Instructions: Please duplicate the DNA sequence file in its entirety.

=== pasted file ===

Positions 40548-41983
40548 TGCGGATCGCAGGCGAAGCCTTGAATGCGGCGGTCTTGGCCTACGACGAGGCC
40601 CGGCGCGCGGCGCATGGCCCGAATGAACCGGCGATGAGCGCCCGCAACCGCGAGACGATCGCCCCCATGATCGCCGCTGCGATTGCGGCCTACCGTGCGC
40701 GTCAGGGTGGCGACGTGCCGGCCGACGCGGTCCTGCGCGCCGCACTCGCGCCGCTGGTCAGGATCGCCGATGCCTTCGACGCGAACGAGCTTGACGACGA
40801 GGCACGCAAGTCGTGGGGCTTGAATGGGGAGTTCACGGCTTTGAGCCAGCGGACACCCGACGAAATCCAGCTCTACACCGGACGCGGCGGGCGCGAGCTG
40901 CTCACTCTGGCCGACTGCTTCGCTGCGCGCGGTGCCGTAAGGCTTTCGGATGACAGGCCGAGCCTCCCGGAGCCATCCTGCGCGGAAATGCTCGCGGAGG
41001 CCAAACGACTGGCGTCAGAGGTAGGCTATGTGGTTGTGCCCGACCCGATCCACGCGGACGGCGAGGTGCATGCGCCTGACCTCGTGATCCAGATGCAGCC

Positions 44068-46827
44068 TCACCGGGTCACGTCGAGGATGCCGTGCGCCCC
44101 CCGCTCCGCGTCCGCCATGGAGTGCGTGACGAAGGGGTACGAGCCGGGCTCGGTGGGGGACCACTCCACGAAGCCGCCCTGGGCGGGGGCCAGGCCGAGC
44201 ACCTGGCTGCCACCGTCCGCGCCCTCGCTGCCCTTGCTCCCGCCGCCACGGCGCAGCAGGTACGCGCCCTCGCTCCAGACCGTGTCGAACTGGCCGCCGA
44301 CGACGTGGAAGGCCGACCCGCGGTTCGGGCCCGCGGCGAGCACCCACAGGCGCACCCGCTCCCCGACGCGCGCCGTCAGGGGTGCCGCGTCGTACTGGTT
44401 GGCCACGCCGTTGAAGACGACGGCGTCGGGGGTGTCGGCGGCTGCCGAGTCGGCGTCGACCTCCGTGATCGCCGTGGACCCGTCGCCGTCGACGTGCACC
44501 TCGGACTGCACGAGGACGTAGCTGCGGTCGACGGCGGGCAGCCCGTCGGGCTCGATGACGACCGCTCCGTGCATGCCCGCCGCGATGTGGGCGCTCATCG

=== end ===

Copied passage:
Positions 40548-41983
40548 TGCGGATCGCAGGCGAAGCCTTGAATGCGGCGGTCTTGGCCTACGACGAGGCC
40601 CGGCGCGCGGCGCATGGCCCGAATGAACCGGCGATGAGCGCCCGCAACCGCGAGACGATCGCCCCCATGATCGCCGCTGCGATTGCGGCCTACCGTGCGC
40701 GTCAGGGTGGCGACGTGCCGGCCGACGCGGTCCTGCGCGCCGCACTCGCGCCGCTGGTCAGGATCGCCGATGCCTTCGACGCGAACGAGCTTGACGACGA
40801 GGCACGCAAGTCGTGGGGCTTGAATGGGGAGTTCACGGCTTTGAGCCAGCGGACACCCGACGAAATCCAGCTCTACACCGGACGCGGCGGGCGCGAGCTG
40901 CTCACTCTGGCCGACTGCTTCGCTGCGCGCGGTGCCGTAAGGCTTTCGGATGACAGGCCGAGCCTCCCGGAGCCATCCTGCGCGGAAATGCTCGCGGAGG
41001 CCAAACGACTGGCGTCAGAGGTAGGCTATGTGGTTGTGCCCGACCCGATCCACGCGGACGGCGAGGTGCATGCGCCTGACCTCGTGATCCAGATGCAGCC

Positions 44068-46827
44068 TCACCGGGTCACGTCGAGGATGCCGTGCGCCCC
44101 CCGCTCCGCGTCCGCCATGGAGTGCGTGACGAAGGGGTACGAGCCGGGCTCGGTGGGGGACCACTCCACGAAGCCGCCCTGGGCGGGGGCCAGGCCGAGC
44201 ACCTGGCTGCCACCGTCCGCGCCCTCGCTGCCCTTGCTCCCGCCGCCACGGCGCAGCAGGTACGCGCCCTCGCTCCAGACCGTGTCGAACTGGCCGCCGA
44301 CGACGTGGAAGGCCGACCCGCGGTTCGGGCCCGCGGCGAGCACCCACAGGCGCACCCGCTCCCCGACGCGCGCCGTCAGGGGTGCCGCGTCGTACTGGTT
44401 GGCCACGCCGTTGAAGACGACGGCGTCGGGGGTGTCGGCGGCTGCCGAGTCGGCGTCGACCTCCGTGATCGCCGTGGACCCGTCGCCGTCGACGTGCACC
44501 TCGGACTGCACGAGGACGTAGCTGCGGTCGACGGCGGGCAGCCCGTCGGGCTCGATGACGACCGCTCCGTGCATGCCCGCCGCGATGTGGGCGCTCATCG